"I have decided to make another attempt, men," he said. "We are soldiers, and our duty to our orders and our Flag demands that we do not admit defeat. The thought of defeat is unworthy of brave men. It is far better to die with honor, in the knowledge that we have done our utmost, than to live as cowards and weaklings. Fortune has been trying us out, but she will not find us lacking. We have explored to the north, and we know that the Red River does not lie there. That much has been accomplished, and not in vain, for we have made important discoveries and greatly extended the Government's knowledge of the sources of the Platte and the Arkansas Rivers. It will be impossible to travel onward with the horses. We have lost a number of them, and the remainder are unfit. So I propose to stay here a few days, in order to erect a block-house and gather meat. Then I shall leave the horses, and the useless baggage, with two men in charge; and with the rest of you shall strike southward to cross the next divide, in the vicinity of the Great White Mountains, where, I am positive, we shall emerge upon the head streams of the Red River. We have demonstrated the fact that the Red River can lie only in that direction. From there we will send back for the horses, which by that time will be recovered; and we will descend along the river to the civilization of our own people and the just reward, I trust, of a Country appreciative of your efforts."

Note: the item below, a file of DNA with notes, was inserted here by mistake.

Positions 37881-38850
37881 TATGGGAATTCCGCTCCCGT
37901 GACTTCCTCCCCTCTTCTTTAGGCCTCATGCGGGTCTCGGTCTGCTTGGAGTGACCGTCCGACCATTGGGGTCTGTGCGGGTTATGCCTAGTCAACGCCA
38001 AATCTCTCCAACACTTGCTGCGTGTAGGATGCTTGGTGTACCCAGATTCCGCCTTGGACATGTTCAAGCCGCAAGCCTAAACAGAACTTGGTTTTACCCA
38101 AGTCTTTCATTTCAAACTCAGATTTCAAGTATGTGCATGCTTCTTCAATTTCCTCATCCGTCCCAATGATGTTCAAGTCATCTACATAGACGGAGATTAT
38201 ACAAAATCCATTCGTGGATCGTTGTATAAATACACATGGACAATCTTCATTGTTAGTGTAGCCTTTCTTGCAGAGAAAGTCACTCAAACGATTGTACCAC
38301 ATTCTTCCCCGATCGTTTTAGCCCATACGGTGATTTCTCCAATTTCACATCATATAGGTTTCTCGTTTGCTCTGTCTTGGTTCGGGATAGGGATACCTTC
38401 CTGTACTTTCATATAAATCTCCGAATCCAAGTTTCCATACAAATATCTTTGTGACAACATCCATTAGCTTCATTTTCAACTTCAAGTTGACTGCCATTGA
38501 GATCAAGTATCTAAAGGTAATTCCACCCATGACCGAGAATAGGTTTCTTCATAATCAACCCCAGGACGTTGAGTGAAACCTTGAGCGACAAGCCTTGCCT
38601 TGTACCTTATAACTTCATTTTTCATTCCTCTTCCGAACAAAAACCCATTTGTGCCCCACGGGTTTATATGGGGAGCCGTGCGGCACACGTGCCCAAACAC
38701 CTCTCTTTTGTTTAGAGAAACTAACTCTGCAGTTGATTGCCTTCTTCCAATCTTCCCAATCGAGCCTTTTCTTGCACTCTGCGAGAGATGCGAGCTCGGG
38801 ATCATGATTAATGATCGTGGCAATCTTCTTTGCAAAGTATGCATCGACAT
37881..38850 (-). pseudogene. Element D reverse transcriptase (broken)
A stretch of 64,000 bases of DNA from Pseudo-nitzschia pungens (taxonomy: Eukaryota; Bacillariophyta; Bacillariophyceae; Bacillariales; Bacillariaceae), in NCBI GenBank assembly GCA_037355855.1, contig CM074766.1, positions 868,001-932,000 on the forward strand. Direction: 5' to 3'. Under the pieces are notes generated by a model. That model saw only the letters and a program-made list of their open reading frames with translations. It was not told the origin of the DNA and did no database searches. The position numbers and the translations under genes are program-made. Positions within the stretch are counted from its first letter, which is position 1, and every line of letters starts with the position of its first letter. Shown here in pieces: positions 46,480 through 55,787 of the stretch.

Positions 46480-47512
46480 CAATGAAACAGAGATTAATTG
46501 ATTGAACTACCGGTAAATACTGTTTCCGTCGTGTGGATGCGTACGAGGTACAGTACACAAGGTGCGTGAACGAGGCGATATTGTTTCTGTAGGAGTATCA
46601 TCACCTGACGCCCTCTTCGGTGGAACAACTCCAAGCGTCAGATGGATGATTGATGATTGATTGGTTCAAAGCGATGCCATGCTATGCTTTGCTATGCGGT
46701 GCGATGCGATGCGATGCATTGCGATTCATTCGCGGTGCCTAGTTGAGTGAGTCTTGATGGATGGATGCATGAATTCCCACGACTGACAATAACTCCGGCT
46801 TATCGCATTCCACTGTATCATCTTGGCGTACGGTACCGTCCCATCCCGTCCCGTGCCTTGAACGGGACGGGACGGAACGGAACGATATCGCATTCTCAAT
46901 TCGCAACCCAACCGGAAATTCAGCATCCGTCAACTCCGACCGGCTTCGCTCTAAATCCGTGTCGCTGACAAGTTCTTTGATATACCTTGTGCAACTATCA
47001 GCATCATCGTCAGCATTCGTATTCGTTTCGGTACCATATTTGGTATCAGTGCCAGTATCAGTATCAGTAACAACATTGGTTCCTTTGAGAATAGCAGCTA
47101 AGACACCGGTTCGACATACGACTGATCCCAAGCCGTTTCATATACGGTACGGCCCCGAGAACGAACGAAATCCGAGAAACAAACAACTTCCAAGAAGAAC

Sergeant Meek faced the men and flourished his lean arm.

"Three cheers for the cap'n and the Red River, boys! Hooray! Hooray! Hooray!"

They all spent the next four days in building the block-house with logs, and in hunting. A good pasture was found, for the wretched horses. John Sparks made a new stock for the lieutenant's broken gun.

Baroney and Pat Smith were to stay here. Although a great deal of the baggage, including the lieutenant's own trunk with his "chief's "uniform, was left also, what with the ammunition and axes and spades, and the presents in case the Comanches or other Indians should be met, and the meat, the lieutenant and the doctor and the eleven men carried each seventy pounds, weighed out equally, and Stub himself had a pack.

Followed by a good-luck cheer from Baroney and Pat, they marched out from the block-house on the morning of January 14, southward bound across the Arkansas, to find the Red River down in the region of the Great White Mountains.

The first day they marched thirteen miles; the doctor killed a deer. The second day they marched nineteen miles, up along a stream that opened a way for them to the mountains; the lieutenant and the doctor and John Sparks each killed a deer. On the third day they marched up the same stream, eighteen miles, in a snowstorm; and nobody killed anything. So to-night they pretty well finished their meat. Travelling afoot in winter was hungry work, and they could carry only a little at a time.